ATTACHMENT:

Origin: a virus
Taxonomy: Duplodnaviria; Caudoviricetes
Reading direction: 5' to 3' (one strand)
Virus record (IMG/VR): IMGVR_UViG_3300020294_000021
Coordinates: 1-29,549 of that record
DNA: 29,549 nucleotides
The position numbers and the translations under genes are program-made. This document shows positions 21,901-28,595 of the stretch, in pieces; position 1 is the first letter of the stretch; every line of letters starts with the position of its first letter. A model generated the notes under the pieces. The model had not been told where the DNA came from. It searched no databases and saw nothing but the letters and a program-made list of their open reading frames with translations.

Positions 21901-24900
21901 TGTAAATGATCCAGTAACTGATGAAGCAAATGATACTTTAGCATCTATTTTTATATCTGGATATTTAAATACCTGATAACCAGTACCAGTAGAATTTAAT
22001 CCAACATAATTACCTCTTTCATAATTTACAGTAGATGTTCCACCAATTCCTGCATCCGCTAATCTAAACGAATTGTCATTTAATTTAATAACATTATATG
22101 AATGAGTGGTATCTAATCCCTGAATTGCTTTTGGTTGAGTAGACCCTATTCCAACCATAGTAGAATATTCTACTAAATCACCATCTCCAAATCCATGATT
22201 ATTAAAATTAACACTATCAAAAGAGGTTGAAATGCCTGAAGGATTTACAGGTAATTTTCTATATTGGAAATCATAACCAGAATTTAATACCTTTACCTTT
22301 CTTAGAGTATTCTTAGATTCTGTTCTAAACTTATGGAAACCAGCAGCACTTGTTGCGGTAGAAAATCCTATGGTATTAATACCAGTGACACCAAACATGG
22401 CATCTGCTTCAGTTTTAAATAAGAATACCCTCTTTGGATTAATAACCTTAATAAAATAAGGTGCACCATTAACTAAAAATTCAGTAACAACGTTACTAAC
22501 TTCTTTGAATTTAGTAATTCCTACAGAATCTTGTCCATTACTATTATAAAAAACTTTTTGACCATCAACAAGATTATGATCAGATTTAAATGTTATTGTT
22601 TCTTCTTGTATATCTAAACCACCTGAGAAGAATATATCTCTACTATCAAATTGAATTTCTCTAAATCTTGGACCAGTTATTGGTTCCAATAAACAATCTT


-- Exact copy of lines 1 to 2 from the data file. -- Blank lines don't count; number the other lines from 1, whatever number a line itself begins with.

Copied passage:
Origin: a virus
Taxonomy: Duplodnaviria; Caudoviricetes